Greg Chung-Yan thinking

ORGANIZATIONAL CHART

Who’s who? Finding help in the Department of Psychology

It’s not always easy figuring out who to go to for help or guidance. My default recommendation is to go and see the undergraduate academic advisor. The majority of times, this advisor can point you in the right direction -- but not always. And if you’re a graduate student, although you might have your own personal academic and research advisor, such advisors vary in terms of their knowledge and experience with the chain of command. Furthermore, sometimes there is no “right” person to talk to. An issue might fall under the purview of multiple people or seemingly no one. Sometimes, there are conflicts of interests involved. To aid you on your quest for enlightenment, I lay before you the Byzantine organizational structure that is the Department of Psychology. I authored this organizational chart (around 2014) while I was the Department Head and it took longer than you might think. It took me several months just to get the titles of all the administrative positions straight. The people holding these roles are in constant flux, so there’s no point attaching names to each one. Nevertheless, once you know their titles, it’s relatively easy to find them with “the Google.” As a rule of thumb, go to the person lowest on the hierarchy who you think can help. Gradually escalate upwards if you don’t get satisfaction. Don’t jump the chain of command unless there are exceptional circumstances; it’s bad form and potentially counterproductive.
Greg A. Chung-Yan, PhD Industrial-Organizational Psychology
Windsor Psychology Organizational chart

ORGANIZATIONAL CHART

Who’s who? Finding help in the

Department of Psychology

It’s not always easy figuring out who to go to for help or guidance. My default recommendation is to go and see the undergraduate academic advisor. The majority of times, this advisor can point you in the right direction -- but not always. And if you’re a graduate student, although you might have your own personal academic and research advisor, such advisors vary in terms of their knowledge and experience with the chain of command. Furthermore, sometimes there is no “right” person to talk to. An issue might fall under the purview of multiple people or seemingly no one. Sometimes, there are conflicts of interests involved. To aid you on your quest for enlightenment, I lay before you the Byzantine organizational structure that is the Department of Psychology. I authored this organizational chart (around 2014) while I was the Department Head and it took longer than you might think. It took me several months just to get the titles of all the administrative positions straight. The people holding these roles are in constant flux, so there’s no point attaching names to each one. Nevertheless, once you know their titles, it’s relatively easy to find them with “the Google.” As a rule of thumb, go to the person lowest on the hierarchy who you think can help. Gradually escalate upwards if you don’t get satisfaction. Don’t jump the chain of command unless there are exceptional circumstances; it’s bad form and potentially counterproductive.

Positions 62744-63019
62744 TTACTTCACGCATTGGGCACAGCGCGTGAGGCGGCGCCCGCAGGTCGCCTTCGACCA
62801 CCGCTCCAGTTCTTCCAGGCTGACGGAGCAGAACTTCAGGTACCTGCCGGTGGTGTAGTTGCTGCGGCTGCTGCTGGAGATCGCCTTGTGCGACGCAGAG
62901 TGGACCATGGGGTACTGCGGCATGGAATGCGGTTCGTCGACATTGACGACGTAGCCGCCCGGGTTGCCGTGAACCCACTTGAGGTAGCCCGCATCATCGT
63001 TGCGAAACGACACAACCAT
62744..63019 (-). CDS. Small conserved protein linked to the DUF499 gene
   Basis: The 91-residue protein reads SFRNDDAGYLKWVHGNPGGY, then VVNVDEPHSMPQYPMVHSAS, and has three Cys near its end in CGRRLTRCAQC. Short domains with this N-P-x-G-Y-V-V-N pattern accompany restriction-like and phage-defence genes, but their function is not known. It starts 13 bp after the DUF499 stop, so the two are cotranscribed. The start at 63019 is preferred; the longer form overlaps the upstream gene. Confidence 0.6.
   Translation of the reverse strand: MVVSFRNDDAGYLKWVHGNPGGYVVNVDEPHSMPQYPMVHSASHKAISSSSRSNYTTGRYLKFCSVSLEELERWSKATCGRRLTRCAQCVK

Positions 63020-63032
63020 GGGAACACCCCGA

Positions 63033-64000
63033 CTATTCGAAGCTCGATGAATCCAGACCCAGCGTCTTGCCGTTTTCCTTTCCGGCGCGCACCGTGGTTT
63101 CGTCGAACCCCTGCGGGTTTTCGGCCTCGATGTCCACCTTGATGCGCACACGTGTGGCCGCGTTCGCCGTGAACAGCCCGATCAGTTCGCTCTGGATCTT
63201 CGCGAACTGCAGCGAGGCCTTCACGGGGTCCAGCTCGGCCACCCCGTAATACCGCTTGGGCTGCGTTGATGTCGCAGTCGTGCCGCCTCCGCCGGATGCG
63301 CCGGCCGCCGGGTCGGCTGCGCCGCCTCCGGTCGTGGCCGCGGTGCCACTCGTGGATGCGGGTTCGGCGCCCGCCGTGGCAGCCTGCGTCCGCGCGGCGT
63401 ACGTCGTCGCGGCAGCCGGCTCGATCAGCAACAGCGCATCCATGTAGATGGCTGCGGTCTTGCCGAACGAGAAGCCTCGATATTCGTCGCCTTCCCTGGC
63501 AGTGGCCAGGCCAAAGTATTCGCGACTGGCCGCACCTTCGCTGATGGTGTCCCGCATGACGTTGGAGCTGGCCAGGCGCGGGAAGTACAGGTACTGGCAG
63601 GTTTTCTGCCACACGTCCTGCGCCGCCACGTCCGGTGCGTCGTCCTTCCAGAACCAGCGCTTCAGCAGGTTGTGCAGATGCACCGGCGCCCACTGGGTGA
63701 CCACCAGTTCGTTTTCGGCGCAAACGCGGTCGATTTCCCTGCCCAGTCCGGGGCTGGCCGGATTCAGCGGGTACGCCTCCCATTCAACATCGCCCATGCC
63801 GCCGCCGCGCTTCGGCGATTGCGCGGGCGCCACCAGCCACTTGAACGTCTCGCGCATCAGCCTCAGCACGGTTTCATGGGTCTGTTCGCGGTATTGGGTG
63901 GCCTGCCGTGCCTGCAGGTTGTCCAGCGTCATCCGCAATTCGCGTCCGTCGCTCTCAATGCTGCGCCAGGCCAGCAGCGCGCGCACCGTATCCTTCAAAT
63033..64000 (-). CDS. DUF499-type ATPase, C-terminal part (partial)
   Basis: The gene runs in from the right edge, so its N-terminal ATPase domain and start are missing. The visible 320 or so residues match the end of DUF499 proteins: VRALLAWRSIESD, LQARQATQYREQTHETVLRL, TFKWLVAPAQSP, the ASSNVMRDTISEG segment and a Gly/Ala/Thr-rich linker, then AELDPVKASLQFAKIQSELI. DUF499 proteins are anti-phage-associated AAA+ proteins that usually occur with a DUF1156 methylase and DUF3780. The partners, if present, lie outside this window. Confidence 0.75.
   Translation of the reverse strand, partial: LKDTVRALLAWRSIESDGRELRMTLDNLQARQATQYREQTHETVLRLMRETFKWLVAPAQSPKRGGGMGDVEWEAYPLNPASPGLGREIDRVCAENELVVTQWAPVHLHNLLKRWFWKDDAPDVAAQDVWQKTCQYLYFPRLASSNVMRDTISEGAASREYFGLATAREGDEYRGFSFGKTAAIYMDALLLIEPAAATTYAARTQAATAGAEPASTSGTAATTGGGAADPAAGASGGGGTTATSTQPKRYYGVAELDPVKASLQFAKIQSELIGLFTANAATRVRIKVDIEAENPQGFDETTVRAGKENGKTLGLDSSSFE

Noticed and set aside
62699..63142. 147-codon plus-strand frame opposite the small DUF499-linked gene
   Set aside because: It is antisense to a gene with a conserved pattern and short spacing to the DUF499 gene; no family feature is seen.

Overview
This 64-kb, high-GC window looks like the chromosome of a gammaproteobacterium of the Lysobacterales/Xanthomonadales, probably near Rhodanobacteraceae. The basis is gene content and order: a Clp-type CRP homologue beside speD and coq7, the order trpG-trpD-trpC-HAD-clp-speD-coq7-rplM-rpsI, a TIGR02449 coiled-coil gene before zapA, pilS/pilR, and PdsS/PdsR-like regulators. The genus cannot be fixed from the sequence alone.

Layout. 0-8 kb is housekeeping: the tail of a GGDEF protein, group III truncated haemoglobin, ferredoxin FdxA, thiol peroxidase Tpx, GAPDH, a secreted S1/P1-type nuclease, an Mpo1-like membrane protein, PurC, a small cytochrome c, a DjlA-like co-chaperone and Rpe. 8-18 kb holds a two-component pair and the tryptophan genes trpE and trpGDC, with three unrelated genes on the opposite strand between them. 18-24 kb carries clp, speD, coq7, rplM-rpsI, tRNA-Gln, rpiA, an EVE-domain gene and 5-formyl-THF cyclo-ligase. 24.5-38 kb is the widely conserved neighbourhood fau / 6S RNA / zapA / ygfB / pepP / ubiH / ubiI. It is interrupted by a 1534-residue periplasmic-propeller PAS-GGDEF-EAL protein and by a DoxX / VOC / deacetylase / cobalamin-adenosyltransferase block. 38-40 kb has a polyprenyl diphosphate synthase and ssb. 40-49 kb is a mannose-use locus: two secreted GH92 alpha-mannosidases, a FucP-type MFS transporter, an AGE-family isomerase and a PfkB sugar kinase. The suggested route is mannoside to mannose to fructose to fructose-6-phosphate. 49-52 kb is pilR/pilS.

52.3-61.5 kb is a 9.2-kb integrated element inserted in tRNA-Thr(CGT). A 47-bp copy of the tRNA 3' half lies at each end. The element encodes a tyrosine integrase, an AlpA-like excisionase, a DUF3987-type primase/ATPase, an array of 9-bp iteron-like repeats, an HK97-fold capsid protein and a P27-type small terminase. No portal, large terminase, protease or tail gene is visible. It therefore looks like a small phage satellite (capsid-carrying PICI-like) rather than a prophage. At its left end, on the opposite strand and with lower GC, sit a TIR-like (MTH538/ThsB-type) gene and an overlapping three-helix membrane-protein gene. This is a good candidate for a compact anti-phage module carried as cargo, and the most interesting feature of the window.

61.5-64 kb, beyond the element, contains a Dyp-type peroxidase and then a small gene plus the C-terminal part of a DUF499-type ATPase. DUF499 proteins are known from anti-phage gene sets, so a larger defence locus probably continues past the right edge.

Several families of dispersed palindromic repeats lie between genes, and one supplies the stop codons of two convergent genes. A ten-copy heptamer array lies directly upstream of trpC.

Greg A. Chung-Yan Industrial/ Organizational Psychology